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Current 2022: How to Become a Speaker

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At this year’s Kafka Summit London we announced Current 2022: The Next Generation of Kafka Summit. This is a technical conference for everything data in motion. Current 2022 will take place October 4-5 in Austin, Texas.

The Call for Papers is open until June 26th. Now is your opportunity to become involved in this inaugural event!

Current 2022

“What happened to Kafka Summit?” I may well hear you ask. Well, the good news is that Kafka Summit is not going away! Kafka Summit will continue to thrive as part of Current.

You’ll find all the usual stuff you’ve seen at Kafka Summit: event-driven design, streaming technology, real-time systems, etc. But Current takes Kafka Summit to the next level, covering all technologies that connect applications with data, process it in different ways, and monitor, govern, or orchestrate data flows at company scale. Talks will range from introductory to deep dive, and cover everything a developer, architect, or operator might need to succeed in this new world of data in motion.

Any conference is only as good as the content, so now is the time to consider submitting an abstract. Speaking at Current 2022 is a great way to connect with hundreds of your peers, become more involved in the data streaming community, and have a public platform for you to share your story of the future of streaming and real-time data.

Calling *all* speakers!

We welcome every speaker, experienced or not. One of the things we’d like to do for Current is to feature speakers who represent the diversity in our community and beyond. We want the conference speaking regulars—but we also want the people who have never spoken before. Maybe you work as an engineer or a consultant and have a great story to tell about data in motion. Perhaps you’re a technical program manager or an architect and want to share the success you’ve had in the field. Here is your opportunity!

Why should I submit a talk?

For yourself. Speaking is a great way to learn more about a topic since you have to properly understand it in order to explain it to others. It’s a good way to improve your communication skills—important regardless of job function. And it’s a good way to raise your public profile and establish your credibility in a field of expertise.

For the community. A conference is made by the quality of its content. You can have as much awful coffee and lame swag from the exhibitors’ hall, but if you hear engaging and inspirational talks, you will still come away buzzing from the event.

I’d like to speak at Current! How does the submission process work?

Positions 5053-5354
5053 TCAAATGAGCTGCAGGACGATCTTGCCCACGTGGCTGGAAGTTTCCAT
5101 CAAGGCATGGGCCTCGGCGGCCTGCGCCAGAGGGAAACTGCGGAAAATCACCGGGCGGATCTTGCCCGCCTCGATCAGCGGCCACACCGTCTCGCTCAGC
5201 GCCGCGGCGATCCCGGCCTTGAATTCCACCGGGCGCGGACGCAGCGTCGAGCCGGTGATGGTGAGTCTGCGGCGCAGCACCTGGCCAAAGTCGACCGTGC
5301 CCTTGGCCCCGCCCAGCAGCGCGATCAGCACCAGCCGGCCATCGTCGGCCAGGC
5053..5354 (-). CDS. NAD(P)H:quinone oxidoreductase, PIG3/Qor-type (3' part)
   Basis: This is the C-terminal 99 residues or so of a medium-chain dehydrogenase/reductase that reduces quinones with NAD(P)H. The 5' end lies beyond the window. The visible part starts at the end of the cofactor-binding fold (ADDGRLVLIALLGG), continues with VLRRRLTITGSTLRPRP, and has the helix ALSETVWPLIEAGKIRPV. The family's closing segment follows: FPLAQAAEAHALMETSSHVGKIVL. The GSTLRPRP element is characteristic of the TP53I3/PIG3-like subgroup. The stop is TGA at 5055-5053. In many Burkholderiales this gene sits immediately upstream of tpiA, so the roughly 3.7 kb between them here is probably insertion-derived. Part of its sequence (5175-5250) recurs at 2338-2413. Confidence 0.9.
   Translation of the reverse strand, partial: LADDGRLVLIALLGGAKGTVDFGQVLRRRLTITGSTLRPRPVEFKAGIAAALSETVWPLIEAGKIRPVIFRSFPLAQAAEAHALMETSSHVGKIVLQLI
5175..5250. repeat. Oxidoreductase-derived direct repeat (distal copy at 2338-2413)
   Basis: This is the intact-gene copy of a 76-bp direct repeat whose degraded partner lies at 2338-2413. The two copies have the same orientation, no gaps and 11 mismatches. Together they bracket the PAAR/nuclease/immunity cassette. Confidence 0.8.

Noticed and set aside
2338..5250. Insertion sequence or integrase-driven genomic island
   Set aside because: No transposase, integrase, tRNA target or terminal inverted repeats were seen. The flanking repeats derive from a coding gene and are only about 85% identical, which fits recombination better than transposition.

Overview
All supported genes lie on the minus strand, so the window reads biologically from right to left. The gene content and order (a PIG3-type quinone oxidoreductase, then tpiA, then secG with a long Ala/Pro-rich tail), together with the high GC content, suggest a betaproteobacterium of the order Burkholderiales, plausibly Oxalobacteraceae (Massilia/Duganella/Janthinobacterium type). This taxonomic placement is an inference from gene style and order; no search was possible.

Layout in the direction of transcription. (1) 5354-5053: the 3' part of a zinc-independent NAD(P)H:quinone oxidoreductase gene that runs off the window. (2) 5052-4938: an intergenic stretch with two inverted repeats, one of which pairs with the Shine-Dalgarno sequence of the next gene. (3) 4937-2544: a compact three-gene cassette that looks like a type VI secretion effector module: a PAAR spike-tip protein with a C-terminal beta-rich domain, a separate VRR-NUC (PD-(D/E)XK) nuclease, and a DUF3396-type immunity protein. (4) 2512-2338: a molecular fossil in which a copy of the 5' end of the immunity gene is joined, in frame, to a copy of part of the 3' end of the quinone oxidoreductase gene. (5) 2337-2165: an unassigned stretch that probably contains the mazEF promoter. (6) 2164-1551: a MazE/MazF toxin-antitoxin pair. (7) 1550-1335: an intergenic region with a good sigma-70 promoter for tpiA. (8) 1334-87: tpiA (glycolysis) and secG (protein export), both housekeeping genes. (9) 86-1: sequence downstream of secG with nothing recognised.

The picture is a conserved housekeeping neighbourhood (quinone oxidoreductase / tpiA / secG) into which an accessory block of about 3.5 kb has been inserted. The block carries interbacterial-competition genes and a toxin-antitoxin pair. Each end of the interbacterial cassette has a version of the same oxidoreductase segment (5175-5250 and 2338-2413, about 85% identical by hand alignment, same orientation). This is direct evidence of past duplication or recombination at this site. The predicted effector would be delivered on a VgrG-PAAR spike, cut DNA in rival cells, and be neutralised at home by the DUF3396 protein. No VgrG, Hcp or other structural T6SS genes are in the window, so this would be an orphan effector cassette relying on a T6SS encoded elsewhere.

That’s awesome that you’d like to speak! 🙌

First off, decide if you want to present a lightning talk (10 minutes, no Q&A) or a breakout session (45 minutes, including Q&A).

Then you need to prepare a title and abstract for your talk and submit it to the Call for Papers by June 26th. You don’t need to have written the talk itself at this stage.

You’ll be notified by the end of July whether your talk was accepted. If it is, then hurrah! You now need to write and rehearse your talk, ready for its prime-time debut at Current in October in Austin.

I really would like to speak at Current. What tips can you give me?

Speaking at a conference hinges entirely on the strength of the abstract you submit. You have approximately three short paragraphs to make the reader feel like they’ll learn something interesting if they come and hear you speak. So plan to spend a good chunk of time thinking the abstract through, writing it, and polishing it. Those ~200 words are your conference ticket.

This blog post explains in-depth some of the things you can do to improve your chances of being accepted to speak. There’s also this video that gives a good overview of what you need to have in mind when you write your abstract.

Does it matter if I’ve not spoken before?

No. We would love to see more new speakers, and we can support you every step of the way, including as follows:

  • We can help you with your abstract, either at the public Speaker Office Hours (see below), or if, as a new speaker, you would rather work directly with someone on your abstract, you can email new-speakers@currentevent.io and we will put you in touch with a mentor.
  • If your talk is accepted and you would like support in preparing it, we can pair you with an experienced speaker who can work with you on it as part of the mentor program.
  • One of the secrets to a great talk is practice, practice, and then some more practice. We can help arrange for you to speak at a meetup before Current. This will give you valuable speaking experience in front of a real audience and a chance to try your talk out.

Current 2022 Speaker Office Hours

We will be running two Speaker Office Hours sessions to help you with your abstract(s) for Current. Office Hours is staffed by members of the ​​program committee, giving you direct access to some of the people who will be partly responsible for choosing the program.

If you have your abstract written you can get feedback on it, giving you a valuable opportunity to hone it to perfection before submitting it. We can’t write your abstract for you, but we can cast a practised eye over it and make suggestions for what looks great and what perhaps might not quite fly.

You can also bounce ideas for talks that you may have off those there. Oftentimes a great talk is just submitted for the wrong conference—take advantage of this opportunity to understand directly from a subset of the program committee if your idea resonates with them or not.

Office Hours are held on the Confluent Community Slack group on the #current-2022-office-hours channel. The dates for Office Hours for Current 2022 are as follows:

If you are a new speaker and you would rather work directly with someone on your abstract, please email new-speakers@currentevent.io and we will put you in touch with a mentor.

How many talks can I submit?

Each speaker can submit up to three talks.

Can I have a co-speaker?

Yes! Each talk can have up to two speakers.

How are talks chosen for Current 2022?